High-Touch Worship: “The Peace of the Lord”
Christian worship has always been a “high-touch” affair. “Greet one another with a holy kiss,” Paul told worshipers (2 Cor 13:12). Peter urged those gathered for the reading of his letter, “Greet one another with the kiss of love” (1 Pet 5:14). Accordingly, from the second century on we find Christians exchanging signs of mutual affection and reconciliation before they go to the Table.
I think that’s a good thing.
There’s a genuine artistry to the way the classical liturgy makes the passing of the peace a part of worship. In the fourth century one of the great voices of the ancient church, Cyril of Jerusalem, explained why believers exchange a kiss of peace just before they approach the Lord’s Table.
Next let us embrace one another and give the kiss of peace. Do not think this is the kiss which friends are accustomed to give one another when they meet in the marketplace. This is not such a kiss. This unites souls to one another and destroys all resentment. The kiss is a sign of the union of souls.
That Was Awkward
Recently, an advice columnist responded to a complaint about being forced to greet fellow attendees in church. The columnist countered that in a world as disjointed as ours, we should be grateful that the church tries to bring people together. I agree! But I also feel the sense of artificiality and of being put upon when there’s a “meet & greet” that is no different than what I might experience at the Chamber of Commerce.
To me it’s a wonderful thing to be asked to look my neighbor full in the face and wish him or her Christ’s peace. That makes me (along with all my fellow believers) a priest who offers God’s healing touch. Respectfully, though, it’s a turn-off to be told to smile, turn to the person next to me and say, essentially, “How ya doin’?”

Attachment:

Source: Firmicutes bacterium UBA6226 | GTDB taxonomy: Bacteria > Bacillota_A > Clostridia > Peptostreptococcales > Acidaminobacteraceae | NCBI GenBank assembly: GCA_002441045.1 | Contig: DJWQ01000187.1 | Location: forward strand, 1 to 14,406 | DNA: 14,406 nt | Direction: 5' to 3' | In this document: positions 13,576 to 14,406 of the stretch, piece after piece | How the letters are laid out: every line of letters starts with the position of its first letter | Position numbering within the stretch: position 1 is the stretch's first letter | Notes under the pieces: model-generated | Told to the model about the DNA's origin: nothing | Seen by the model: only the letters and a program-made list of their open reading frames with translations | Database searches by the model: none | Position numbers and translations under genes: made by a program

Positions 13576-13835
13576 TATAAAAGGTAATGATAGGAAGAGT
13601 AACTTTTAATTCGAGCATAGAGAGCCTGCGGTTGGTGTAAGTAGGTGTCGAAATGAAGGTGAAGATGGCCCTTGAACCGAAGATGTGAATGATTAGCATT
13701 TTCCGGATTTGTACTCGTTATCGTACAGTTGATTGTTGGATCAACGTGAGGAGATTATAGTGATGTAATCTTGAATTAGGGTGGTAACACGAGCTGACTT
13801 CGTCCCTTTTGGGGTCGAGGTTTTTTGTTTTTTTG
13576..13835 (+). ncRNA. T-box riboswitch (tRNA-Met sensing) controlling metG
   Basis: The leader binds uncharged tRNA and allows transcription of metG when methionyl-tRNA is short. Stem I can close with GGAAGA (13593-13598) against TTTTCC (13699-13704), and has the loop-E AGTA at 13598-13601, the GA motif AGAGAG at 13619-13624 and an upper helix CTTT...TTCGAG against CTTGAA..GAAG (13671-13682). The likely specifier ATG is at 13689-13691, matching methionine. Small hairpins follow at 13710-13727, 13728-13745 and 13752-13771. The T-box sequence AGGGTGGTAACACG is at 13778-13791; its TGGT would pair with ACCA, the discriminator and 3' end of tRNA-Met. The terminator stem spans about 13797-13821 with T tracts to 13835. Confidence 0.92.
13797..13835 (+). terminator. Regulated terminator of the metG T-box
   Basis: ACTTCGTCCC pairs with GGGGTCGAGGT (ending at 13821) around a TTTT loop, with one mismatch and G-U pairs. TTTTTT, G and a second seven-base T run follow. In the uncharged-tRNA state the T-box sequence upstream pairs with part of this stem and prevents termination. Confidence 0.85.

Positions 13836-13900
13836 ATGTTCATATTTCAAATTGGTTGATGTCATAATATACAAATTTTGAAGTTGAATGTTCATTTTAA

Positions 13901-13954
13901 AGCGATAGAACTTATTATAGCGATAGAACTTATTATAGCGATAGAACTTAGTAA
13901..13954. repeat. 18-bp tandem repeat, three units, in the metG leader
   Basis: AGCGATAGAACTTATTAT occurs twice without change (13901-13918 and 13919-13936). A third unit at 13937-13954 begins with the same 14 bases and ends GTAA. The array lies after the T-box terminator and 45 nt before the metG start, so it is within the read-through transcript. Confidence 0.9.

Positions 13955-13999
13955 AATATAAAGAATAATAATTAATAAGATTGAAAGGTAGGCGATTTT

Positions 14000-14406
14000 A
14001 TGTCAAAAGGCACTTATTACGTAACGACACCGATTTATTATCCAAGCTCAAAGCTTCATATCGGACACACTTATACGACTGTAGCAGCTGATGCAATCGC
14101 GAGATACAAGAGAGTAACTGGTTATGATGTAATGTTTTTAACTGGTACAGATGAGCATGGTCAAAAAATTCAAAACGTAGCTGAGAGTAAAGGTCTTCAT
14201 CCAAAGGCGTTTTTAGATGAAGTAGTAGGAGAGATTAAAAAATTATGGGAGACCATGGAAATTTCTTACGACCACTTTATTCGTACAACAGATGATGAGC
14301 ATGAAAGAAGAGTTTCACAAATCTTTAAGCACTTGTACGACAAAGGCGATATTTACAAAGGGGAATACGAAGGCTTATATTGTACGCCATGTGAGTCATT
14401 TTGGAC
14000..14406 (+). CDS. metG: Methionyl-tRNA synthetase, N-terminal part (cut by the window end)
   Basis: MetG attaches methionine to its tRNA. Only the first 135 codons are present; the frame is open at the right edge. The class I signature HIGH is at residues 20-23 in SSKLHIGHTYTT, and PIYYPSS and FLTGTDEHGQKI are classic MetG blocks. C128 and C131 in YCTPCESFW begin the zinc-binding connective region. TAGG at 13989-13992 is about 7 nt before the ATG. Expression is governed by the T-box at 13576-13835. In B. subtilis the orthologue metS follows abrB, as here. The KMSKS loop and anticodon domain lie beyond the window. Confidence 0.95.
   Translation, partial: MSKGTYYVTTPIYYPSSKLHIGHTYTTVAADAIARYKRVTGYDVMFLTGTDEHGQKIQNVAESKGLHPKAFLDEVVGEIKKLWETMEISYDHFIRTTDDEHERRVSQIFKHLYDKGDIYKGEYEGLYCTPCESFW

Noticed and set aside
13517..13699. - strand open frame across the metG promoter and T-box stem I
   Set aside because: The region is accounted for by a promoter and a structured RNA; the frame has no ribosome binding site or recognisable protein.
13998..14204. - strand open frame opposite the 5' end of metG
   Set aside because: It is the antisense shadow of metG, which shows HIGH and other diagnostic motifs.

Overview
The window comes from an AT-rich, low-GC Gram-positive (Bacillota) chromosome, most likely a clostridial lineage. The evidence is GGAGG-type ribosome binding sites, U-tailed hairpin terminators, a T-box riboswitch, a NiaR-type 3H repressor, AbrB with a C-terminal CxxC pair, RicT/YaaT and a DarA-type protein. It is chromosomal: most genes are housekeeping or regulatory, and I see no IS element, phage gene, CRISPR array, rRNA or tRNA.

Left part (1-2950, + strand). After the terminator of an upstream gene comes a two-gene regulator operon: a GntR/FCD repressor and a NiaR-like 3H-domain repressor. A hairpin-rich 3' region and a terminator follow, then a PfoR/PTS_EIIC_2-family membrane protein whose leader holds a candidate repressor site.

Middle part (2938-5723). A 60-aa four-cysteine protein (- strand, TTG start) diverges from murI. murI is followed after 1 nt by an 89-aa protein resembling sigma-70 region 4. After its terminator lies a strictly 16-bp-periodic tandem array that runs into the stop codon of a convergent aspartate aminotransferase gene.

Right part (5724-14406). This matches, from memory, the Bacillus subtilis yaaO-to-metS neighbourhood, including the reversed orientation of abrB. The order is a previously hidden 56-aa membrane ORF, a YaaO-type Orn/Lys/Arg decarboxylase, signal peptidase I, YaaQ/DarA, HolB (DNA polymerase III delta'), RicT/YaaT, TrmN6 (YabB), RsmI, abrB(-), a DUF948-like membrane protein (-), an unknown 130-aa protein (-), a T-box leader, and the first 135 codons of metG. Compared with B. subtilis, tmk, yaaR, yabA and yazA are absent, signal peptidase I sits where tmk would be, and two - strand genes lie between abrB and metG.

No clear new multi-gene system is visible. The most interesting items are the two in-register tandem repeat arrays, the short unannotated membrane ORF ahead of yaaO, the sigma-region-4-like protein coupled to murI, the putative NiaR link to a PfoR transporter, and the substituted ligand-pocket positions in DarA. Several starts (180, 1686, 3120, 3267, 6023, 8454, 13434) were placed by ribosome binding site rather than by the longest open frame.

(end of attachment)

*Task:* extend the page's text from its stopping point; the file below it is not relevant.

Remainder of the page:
The first act invites Christ into the moment and makes us family; the second makes two awkward strangers even more awkward about not knowing each other. At least the Chamber of Commerce encourages us to exchange business cards.
When I coached Little League, a friend and “master coach” gave me some good advice: “Kids this age have too many challenges, and not enough encouragement. Every practice you should go to each player, put a hand on their shoulder, look them in the eyes, and say, ‘I’m glad you’re on this team. You make a big difference for us.’”
When I come to worship I never know what sort of pain my neighbor is in, how much it can help him or her to be touched and to be reminded: whatever the deficit, whatever the enmity, whatever the trouble, whatever the funk, Christ speaks his peace into it.
Benjamin Barber writes that we live in a world split between the centripetal force of McWorld (the forced unification of a global market) and the centrifugal force of Jihad (the fracturing of the human race around tribal loyalties). We all, I think, feel those wounds in one way or another.
Followers of Christ believe that if there’s any hope for overcoming the evil twin forces of McWorld and Jihad, it’s living and telling the subversive story of God’s invasion of the planet through his Son. In Jesus, as the song goes, “Heaven’s peace and perfect justice kissed a guilty world in love.” When we pass the peace of Christ to one another, heaven’s peace becomes embodied once again. Then at the Table we taste how Jesus even now “unites souls to one another and destroys all resentment.”
Some of us are in churches where it might be worth opening up the following conversation:
“Are we so respectful of people’s privacy, of their personal space, that we miss the opportunity to let them know that this is a place—no, the place— where the lonely, the estranged, the fearful, and the broken, can be touched and can hear that God has come near to them?”
Others of us are in churches where it might be worth opening up a different conversation:
“When’s the last time we asked people to think about what a holy and healing thing it is they do when they offer the Lord’s peace?”